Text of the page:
After making cutting comments last Friday on ESPN’s “First Take” involving the domestic abuse incident between Baltimore Raven’s running back Ray Rice and his now-wife Janay Palmer, the sports network took action against one of its own, Stephen A. Smith. The controversial sports analyst noted that Palmer could have prevented her attack. He was referring, of course, to the much publicized video which captured Rice dragging his-then-fiancee out of an elevator, having apparently rendered her unconscious.
Smith went on to say, “What I’ve tried to employ [with] the female members of my family – some of who you all met and talked to and what have you – is that …let’s make sure we don’t do anything to provoke wrong actions, because if I come – or somebody else comes, whether it’s law enforcement officials, your brother or the fellas that you know – if we come after somebody has put their hands on you, it doesn’t negate the fact that they already put their hands on you.”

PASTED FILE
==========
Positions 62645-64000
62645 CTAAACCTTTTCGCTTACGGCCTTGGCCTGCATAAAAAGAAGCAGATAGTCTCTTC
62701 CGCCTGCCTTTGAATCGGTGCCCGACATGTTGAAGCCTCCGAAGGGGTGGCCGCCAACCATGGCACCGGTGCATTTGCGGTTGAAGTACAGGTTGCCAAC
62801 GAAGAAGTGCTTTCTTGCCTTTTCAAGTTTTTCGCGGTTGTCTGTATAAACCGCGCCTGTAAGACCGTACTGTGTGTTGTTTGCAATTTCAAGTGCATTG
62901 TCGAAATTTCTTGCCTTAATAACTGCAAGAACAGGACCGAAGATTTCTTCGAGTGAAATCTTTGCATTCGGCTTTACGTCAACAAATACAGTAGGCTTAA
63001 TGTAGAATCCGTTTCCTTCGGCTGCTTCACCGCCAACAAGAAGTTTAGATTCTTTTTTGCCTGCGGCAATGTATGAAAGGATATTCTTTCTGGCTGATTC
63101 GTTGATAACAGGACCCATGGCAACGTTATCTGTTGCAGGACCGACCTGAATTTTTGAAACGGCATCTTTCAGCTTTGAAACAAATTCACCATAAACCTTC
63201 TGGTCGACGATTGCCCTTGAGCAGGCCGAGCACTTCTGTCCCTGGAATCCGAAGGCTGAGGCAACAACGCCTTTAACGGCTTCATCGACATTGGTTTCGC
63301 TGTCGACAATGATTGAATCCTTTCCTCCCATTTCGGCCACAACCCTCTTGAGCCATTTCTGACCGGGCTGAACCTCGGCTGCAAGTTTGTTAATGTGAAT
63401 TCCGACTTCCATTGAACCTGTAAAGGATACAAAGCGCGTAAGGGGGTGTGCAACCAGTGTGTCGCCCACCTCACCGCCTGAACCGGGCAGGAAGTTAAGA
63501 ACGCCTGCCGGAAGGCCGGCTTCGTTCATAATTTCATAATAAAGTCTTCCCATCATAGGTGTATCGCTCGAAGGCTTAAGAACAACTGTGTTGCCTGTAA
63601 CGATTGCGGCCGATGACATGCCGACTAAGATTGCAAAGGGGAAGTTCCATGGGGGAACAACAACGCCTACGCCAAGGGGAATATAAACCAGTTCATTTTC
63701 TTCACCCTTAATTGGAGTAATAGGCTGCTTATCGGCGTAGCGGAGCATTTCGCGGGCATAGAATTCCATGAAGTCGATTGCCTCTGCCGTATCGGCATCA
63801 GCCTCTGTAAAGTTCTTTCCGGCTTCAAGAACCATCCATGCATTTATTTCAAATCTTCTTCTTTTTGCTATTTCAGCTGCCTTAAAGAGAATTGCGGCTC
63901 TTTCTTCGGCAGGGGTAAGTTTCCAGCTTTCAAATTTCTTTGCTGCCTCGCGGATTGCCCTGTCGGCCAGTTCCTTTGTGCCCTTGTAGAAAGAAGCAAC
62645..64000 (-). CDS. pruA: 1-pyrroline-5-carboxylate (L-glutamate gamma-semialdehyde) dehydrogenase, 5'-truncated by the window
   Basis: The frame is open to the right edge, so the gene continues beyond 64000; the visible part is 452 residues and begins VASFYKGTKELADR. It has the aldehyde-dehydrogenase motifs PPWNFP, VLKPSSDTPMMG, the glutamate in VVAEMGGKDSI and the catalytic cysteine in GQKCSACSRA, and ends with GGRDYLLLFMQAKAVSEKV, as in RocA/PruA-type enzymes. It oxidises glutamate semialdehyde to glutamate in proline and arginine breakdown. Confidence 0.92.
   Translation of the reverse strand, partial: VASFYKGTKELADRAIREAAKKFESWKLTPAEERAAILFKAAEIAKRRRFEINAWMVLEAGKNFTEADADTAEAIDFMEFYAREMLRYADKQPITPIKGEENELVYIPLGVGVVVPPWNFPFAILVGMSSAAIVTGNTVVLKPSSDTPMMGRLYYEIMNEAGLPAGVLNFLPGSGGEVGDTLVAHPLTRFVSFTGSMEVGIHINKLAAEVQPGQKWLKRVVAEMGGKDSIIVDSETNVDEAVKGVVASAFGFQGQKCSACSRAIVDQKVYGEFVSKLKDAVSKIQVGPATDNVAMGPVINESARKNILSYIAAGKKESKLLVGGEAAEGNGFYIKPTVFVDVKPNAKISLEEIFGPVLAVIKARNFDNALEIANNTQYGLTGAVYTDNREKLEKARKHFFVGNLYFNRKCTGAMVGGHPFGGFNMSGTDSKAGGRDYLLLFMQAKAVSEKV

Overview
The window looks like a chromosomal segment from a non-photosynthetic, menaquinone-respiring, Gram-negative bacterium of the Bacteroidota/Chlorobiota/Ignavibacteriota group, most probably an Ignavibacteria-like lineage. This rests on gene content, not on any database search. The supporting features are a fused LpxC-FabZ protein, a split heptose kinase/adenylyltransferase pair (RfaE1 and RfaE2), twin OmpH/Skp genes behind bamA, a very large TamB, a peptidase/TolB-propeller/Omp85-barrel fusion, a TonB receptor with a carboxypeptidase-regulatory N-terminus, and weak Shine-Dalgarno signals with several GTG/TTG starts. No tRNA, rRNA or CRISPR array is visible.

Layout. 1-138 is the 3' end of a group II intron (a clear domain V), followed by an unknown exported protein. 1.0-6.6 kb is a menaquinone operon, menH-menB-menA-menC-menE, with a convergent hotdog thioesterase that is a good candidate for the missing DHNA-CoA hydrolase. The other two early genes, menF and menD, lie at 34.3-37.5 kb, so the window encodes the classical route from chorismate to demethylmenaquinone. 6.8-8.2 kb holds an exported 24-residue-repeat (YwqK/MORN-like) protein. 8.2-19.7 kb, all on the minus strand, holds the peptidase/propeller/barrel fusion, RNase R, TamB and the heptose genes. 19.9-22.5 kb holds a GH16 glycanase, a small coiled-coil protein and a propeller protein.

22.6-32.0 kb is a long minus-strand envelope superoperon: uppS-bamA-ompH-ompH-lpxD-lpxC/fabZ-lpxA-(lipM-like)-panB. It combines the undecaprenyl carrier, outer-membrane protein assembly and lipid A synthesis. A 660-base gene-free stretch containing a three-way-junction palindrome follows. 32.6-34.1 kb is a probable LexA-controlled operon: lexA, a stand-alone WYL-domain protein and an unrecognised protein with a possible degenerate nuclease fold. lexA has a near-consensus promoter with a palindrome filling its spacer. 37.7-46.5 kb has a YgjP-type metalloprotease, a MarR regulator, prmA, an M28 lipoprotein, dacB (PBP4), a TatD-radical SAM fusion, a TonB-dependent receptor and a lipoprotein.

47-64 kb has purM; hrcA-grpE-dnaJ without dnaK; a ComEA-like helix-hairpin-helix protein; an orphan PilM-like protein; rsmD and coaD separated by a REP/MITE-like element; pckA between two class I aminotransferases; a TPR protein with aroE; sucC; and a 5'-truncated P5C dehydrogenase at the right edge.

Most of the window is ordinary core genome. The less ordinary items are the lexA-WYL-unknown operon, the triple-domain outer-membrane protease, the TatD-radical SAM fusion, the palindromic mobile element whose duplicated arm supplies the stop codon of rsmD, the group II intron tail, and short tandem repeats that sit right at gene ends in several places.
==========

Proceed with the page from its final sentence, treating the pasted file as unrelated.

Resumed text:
That was Friday. The following Monday, Smith issued an on-air apology. “On Friday, speaking right here on “First Take” on the subject of domestic violence, I made what can only amount to the most egregious error of my career. My words came across that it is somehow a woman’s fault. This was not my intent. It is not what was trying to say,” he said.
Nevertheless, ESPN President John Skipper came out with an announcement of his own. “We’ve said publicly and in this space that those remarks did not reflect our company’s point of view, or our values,” Skipper said. “They certainly don’t reflect my personal beliefs.”
With that said, Smith was put on suspension until August 6. Smith is no stranger to backlash. In fact, Smith is so naturally outspoken and audiences are so accustomed to his outspokenness until nothing he says really comes as a jolt to the system. This time droves of people sparked by outrage took to twitter to criticize his remarks including fellow ESPN reporter Michelle Beadle.
However, not everyone was incensed by the 46-year-old native New Yorker’s vocal opinion. “The View’s” host Whoopi Goldberg recently came to his defense stating, “Now some people are outraged, and let me just point out that the comment that he made was based on what the young lady said she did. I’m sorry, if you hit somebody, you cannot be sure you are not going to get hit back,” Goldberg persisted. “I know I’m going to catch a lot of heel, and I don’t care. You hit somebody, they hit you back! Don’t be surprised!”
Also on Monday, Rice received applause galore as the crowd treated him to a standing ovation during practice on the field. Life is interesting.